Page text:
Colson: So what if Trump cheats on his taxes — right?
Hit and Run
Is Donald Trump a tax cheat?
I guess it depends on how you define the word “cheat,” since a recent New York Times blockbuster reported that while he claimed to have lost nearly $1 billion in 1995, and that he might well have used that loss to write off all his taxes for the next two decades or so, it was all legal under the tax code.
So, in terms of strict legalities, The Donald apparently is not a cheater on his taxes, though we won’t know that unless we see his complete tax records.
But he is a cheater in any morality-based, realistic analysis of the way our country works, how we pay for critical governmental services and how Trump seemingly has managed to avoid kicking in his fair share.
Of course, a lot of rich people do it, so it’s OK, right?
I mean, The Donald himself alluded to that concept during the first formal debate with Hillary Clinton, when she accused him of not paying his fair share of taxes and of stiffing the contractors who have worked on his various real estate schemes.
He said that by stiffing his contractors (by not paying bills for work completed), he was just doing good “business.”
And scheming to stiff the Internal Revenue Service, he said quite clearly, “makes me smart.”
So, he essentially admitted that he has not been paying taxes or his contractors, despite the fact that he claims to have raked in millions and even billions from various projects over the years.
He’s wealthy, he figures, and even though he made his pile on the backs of big loans and other contributions from his rich daddy, not to mention the unpaid labor of people in his employ, it’s all because he’s such a smart guy and he deserves everything he gets.
Because that’s the foundation of the American Dream, isn’t it? Anybody in America can get rich if he or she works hard enough or cheats in a clever enough way, right?
And that’s why all our ancestors came here, really, right?
Oh, sure, they claimed to be seeking religious freedom and other, similar nonsense, but what they actually were after was a way to get rich enough to be able to afford a starter castle, servants and at least two trips abroad every year.
Am I right, or am I right?
That leads us back to Trump, a legend in his own mind, anyway, a man to be emulated, elevated and elected, because he’s just better than the rest of us and he doesn’t mind saying so.
I’ve recently read and watched video of him saying, in published accounts, that people like him are born with special abilities, special gifts that rank them above the rest of us in the daily get-rich sweepstakes.
That’s right; he’s a propounder of that discredited justification of privilege and wealth known as “eugenics,” which holds that “some people are just better than others because their genes make them so,” or some such tripe.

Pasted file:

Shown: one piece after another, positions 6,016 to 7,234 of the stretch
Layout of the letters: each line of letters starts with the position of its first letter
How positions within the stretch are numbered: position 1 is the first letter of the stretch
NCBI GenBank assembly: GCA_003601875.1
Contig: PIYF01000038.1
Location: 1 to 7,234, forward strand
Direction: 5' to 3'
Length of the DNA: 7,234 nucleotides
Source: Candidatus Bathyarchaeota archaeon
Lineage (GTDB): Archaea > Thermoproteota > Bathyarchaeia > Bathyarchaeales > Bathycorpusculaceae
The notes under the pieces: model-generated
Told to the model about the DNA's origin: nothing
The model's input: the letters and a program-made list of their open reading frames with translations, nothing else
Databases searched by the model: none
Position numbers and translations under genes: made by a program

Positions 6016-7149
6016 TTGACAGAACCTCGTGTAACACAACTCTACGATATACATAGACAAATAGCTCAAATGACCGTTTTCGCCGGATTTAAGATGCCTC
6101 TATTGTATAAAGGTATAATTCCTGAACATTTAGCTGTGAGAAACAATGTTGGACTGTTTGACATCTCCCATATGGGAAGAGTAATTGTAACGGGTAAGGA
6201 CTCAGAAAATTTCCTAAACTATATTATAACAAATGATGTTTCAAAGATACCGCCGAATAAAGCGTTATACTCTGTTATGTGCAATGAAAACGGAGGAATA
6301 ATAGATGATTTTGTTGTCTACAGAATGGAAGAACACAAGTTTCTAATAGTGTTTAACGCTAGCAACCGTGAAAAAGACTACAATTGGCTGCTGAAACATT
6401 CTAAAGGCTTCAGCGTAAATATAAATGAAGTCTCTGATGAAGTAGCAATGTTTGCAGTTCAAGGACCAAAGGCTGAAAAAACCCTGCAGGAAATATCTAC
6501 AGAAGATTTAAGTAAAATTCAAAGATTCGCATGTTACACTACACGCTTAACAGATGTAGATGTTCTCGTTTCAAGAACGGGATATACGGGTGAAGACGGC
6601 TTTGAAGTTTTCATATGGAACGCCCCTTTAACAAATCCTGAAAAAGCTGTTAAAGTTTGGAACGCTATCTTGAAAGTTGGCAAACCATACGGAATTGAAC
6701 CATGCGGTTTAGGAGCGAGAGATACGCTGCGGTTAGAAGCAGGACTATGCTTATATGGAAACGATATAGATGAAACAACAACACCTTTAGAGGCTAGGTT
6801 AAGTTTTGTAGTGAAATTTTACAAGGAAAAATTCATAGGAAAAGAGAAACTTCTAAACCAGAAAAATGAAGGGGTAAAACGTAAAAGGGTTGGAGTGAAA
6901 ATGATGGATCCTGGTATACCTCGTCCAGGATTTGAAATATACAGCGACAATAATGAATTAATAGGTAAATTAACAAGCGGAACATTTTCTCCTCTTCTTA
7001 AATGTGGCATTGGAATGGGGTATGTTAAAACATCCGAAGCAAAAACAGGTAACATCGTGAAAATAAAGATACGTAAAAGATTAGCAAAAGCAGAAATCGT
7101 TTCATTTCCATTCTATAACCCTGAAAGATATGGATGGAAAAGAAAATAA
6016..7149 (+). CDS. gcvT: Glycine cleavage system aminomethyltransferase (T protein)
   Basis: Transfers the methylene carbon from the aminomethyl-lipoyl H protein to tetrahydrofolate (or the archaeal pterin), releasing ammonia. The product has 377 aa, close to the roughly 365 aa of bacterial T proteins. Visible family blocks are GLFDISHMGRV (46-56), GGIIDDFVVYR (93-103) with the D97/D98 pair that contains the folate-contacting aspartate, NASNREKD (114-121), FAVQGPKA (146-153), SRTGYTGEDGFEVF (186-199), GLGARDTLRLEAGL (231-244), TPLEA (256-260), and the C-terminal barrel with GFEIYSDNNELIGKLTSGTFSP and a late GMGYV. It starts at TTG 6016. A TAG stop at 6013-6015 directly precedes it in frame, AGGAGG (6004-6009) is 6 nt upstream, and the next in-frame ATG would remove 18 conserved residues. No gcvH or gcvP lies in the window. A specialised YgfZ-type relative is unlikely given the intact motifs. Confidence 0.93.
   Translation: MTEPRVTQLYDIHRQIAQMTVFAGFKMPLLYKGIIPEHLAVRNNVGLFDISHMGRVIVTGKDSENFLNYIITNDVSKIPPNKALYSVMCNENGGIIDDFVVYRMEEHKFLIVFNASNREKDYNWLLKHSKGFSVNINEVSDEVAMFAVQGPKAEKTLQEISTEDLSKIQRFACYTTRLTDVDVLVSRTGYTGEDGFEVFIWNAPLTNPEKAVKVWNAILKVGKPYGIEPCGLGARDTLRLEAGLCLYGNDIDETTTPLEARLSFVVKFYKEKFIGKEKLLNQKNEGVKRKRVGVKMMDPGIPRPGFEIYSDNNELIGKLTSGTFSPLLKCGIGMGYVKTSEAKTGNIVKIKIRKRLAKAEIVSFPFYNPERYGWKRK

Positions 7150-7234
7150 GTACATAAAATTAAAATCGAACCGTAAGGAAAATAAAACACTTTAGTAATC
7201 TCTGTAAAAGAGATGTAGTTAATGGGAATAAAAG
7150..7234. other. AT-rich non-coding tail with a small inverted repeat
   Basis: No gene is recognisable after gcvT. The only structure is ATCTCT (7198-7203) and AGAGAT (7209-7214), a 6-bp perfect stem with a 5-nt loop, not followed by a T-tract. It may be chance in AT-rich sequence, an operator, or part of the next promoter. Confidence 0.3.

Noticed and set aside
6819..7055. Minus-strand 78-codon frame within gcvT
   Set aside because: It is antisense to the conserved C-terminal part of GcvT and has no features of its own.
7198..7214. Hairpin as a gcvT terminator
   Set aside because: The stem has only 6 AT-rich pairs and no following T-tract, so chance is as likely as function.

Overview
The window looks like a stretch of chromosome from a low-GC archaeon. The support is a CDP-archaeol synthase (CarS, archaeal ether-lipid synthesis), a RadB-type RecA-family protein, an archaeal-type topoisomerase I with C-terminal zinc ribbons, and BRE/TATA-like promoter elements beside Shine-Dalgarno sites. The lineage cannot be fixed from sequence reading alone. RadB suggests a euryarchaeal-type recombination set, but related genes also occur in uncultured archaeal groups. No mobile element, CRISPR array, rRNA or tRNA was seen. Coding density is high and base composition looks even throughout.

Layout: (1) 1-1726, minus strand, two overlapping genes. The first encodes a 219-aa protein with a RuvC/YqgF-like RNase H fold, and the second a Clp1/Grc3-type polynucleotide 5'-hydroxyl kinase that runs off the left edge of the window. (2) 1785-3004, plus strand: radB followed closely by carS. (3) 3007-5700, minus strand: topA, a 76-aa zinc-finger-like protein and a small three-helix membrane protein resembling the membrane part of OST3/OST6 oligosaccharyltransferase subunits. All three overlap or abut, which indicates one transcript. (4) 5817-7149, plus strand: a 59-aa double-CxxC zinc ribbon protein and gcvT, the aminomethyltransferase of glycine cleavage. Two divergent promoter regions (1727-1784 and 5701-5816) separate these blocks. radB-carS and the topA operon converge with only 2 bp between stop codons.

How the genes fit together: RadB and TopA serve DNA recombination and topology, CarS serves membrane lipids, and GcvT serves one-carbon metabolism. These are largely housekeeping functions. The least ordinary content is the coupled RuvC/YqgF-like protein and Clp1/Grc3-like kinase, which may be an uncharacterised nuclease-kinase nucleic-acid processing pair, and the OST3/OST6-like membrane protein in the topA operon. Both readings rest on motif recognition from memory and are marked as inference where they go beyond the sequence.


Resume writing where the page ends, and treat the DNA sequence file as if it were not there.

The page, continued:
Eugenics, by the way, is a variant of the same philosophy that formed the basis of Adolf Hitler’s campaign to rid Germany, and the known world, of its Jewish population back in World War II.
Hitler characterized it as creating a “master race” of blond, blue-eyed super warriors while ridding the planet of genetically inferior types, including gypsies and people of color in general.
Trump, of course, has simplified the concept, stating that he, and people like him, are just plain smarter and better at being good business tycoons and that sort of thing.
As is his typical strategy when denigrating entire classes of people, he keeps his statements generally insulting toward everybody who is not like him, without going into specifics.
He also credits his father, who got rich on real estate scams long before Trump was wearing shorts, for instilling this set of beliefs in the young Trumpster.
Interestingly, he likened his lucky genetics to the breeding of dumb animals, having once told an interviewer that it works with people just like it does with racehorses — you breed “superior” men and women and the outcome is “superior” offspring.
He did not address one of his bigger failings, however, at least not that I noticed — he did not explain how it is that he completely loses his cool every time someone accuses him of being a racist, or a xenophobic sociopath, or of possessing some trait or another that he feels is a taint on his genetically endowed abilities.
I mean, you’d think he’d be used to it by now.
Like a racehorse that is wound a little too tight and ends up in a kicking and biting frenzy aimed at another horse in the starting gate, Trump appears constitutionally incapable of sustaining a rational, calm demeanor when his abilities are cast into doubt.
Let me put this very clearly, then: This is not the kind of guy we want to have his finger on the nuclear button, metaphorically speaking (since there really is no actual, single button that can launch us into nuclear war).
Can you imagine how Trump would react if, say, a Chinese diplomat (the Chinese are at the top of his hit list for insults these days) were to make an off-hand comment about his tiny hands, or his orange hair, or his lousy marital record?
I know, it’s hard to predict something like that, but chances are the reaction would not be measured or reasonable.
In fact, if his behavior on the campaign trail has taught us anything, the greatest likelihood is that we’d find ourselves embroiled in a trade war, at best, or a proxy fight in the territory of some remote client nation, at worst.
Which means his tax status is the least of our worries.
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Once in a beautiful town called Aspen, there was an historic cabin owned by iconic Aspen Times columnist Su Lum. For years Su lived there, caring for her home and gardens on her lovely little…